The medication is straightforward to administer.
You won’t have to cleverly deceive your dog (well, we hope not!). You have to give your dog a small amount (one chewable tablet) per month. And, the chews use real beef, so many dogs enjoy taking this medication!
If that’s not the case, you can take the creatively deceptive route and wrap the tablets in food to encourage your dog to swallow them.
According to Heartgard, pet owners should use the tablets during the seasons when mosquitoes are most active.
However, note that the initial dosage should be within 30 days of your pet’s exposure to potentially infected mosquitoes. The final dose should occur 30 days after the most recent exposure.
In general, Heartgard only takes a few hours for a dog to digest.
However, according to a study on the bioavailability of ivermectin administered orally to dogs, in order for a dog to fully excrete the drug out of their system, it will take about three full days.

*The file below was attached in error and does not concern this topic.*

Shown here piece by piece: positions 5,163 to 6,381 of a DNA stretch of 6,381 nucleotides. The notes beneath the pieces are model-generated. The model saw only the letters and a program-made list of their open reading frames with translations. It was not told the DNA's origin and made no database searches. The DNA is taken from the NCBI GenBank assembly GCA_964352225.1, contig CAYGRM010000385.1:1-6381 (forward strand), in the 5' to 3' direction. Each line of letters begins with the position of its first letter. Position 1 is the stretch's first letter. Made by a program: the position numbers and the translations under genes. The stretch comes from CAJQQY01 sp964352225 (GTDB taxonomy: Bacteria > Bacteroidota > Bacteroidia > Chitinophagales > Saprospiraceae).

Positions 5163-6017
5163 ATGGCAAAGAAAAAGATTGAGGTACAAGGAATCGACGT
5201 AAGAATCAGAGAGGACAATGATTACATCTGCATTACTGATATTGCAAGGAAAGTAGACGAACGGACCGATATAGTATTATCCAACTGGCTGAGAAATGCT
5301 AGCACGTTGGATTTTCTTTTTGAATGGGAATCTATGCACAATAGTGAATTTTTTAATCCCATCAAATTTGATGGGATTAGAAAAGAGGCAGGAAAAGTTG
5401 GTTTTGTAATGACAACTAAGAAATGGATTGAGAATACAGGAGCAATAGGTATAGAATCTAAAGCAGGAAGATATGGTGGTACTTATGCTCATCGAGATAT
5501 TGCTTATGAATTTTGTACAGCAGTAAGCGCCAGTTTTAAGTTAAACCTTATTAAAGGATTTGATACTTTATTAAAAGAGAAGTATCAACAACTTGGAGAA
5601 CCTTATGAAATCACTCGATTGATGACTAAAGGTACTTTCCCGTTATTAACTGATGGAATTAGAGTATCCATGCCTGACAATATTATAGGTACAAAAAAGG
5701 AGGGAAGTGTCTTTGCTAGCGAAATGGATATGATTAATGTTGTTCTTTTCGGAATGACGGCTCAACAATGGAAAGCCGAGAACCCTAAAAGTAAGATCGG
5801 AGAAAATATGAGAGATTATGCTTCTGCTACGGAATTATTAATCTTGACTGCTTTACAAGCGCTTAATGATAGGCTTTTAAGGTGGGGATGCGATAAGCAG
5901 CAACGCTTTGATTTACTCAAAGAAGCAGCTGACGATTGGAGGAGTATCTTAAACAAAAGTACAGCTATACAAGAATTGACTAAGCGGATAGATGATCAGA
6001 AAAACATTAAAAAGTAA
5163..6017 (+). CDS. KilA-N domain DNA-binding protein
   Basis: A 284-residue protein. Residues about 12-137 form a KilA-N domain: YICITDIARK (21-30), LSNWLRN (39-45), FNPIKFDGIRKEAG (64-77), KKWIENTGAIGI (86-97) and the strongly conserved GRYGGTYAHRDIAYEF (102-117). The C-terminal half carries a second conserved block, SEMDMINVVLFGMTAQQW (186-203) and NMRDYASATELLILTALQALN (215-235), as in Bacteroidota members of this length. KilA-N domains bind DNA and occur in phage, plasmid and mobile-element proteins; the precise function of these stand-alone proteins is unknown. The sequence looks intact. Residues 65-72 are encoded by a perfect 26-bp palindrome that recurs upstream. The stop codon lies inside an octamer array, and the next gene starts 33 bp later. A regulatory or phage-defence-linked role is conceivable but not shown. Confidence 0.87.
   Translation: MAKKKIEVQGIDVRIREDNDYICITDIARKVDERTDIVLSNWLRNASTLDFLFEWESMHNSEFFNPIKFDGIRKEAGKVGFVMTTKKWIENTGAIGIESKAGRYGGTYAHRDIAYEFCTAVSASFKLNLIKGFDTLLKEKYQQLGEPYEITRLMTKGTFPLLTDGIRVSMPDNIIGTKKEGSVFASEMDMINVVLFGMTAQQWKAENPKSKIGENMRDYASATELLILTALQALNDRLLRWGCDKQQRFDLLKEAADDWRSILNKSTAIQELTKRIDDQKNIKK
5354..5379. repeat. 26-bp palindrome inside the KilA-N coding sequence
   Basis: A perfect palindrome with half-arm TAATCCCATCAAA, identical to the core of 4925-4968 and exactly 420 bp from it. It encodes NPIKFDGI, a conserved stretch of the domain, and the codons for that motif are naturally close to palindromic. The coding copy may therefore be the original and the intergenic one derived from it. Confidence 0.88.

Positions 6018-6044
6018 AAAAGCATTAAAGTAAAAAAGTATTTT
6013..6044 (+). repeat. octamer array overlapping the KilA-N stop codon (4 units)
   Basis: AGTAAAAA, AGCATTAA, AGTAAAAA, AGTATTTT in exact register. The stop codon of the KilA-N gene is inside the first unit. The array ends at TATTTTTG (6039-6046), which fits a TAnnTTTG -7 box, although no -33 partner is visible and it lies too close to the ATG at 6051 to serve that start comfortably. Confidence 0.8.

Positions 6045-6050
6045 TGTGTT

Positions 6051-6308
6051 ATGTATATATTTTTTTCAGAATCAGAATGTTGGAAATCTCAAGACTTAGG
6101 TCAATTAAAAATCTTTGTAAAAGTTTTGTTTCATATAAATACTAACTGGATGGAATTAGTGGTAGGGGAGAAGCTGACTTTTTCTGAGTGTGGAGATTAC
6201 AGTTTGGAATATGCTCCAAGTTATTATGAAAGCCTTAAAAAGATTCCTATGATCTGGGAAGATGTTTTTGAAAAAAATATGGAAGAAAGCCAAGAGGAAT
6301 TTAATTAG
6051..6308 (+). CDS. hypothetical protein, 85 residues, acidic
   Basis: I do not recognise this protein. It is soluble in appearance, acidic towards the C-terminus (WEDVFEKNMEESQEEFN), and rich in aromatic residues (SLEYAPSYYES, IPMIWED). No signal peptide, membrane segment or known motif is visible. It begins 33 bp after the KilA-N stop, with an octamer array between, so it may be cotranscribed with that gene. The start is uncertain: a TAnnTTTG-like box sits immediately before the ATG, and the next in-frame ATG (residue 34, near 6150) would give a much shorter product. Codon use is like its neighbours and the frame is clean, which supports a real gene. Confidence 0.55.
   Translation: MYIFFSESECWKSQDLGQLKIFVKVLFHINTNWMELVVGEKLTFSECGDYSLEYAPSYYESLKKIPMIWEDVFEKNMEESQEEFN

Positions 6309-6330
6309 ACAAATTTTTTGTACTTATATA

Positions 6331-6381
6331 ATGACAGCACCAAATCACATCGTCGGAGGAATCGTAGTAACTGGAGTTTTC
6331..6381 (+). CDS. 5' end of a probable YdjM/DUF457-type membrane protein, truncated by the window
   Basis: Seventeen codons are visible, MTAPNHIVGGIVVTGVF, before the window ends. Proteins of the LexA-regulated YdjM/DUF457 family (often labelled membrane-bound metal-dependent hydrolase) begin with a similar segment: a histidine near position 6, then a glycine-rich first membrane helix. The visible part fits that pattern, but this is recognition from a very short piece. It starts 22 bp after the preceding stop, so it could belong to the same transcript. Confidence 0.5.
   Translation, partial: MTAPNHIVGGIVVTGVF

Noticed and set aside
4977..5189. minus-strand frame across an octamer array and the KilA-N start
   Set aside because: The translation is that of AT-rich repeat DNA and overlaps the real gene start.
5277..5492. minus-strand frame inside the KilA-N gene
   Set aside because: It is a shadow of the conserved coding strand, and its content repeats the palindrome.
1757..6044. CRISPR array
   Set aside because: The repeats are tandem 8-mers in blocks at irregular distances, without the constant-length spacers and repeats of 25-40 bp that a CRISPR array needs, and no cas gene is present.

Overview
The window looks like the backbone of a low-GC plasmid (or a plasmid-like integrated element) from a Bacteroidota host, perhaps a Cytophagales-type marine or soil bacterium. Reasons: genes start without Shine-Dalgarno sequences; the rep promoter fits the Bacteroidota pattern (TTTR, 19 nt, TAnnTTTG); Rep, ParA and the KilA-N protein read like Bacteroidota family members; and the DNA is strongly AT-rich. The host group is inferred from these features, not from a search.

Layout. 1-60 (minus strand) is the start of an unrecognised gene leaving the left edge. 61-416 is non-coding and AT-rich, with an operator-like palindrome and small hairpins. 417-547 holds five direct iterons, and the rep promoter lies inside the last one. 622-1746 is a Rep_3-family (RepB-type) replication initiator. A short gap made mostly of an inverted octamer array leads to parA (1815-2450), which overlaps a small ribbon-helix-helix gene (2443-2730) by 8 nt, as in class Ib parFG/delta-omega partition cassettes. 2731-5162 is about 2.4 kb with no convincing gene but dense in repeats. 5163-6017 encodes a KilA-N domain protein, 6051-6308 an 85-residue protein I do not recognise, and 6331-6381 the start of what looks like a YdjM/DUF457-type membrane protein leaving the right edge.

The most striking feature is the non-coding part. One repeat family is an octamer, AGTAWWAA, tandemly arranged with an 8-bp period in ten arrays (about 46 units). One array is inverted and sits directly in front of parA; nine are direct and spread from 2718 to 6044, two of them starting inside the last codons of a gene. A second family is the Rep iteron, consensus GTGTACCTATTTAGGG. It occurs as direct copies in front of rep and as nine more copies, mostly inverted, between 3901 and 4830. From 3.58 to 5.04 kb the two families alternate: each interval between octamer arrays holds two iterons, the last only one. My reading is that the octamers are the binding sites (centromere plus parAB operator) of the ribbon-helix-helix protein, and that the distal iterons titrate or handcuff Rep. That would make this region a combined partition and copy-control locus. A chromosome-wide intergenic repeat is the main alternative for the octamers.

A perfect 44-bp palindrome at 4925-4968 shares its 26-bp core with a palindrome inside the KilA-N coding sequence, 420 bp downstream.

That means the drug can remain in your pup’s system long after it exits their tummy!
Problems with digestion are not expected but are possible.
Research gathered from Heartgard’s clinical trials observed that vomiting or diarrhea within 24 hours of a dose was not common but did occur in 1.1% of administered doses of Heartgard Plus.
So, do be mindful of making sure that your dog successfully digests each dosage.
The best way to ensure a successful dose is to keep an eye on your dog after administering a chew.
That way, if by chance, your dog does experience vomiting or diarrhea soon after ingestion, you can expect that the drug has not been absorbed properly, and you can give them another dose.
If your dog has a habit of swallowing food whole without chewing, you can break up the Heartgard tablet into pieces to make it easier for them to take their medicine.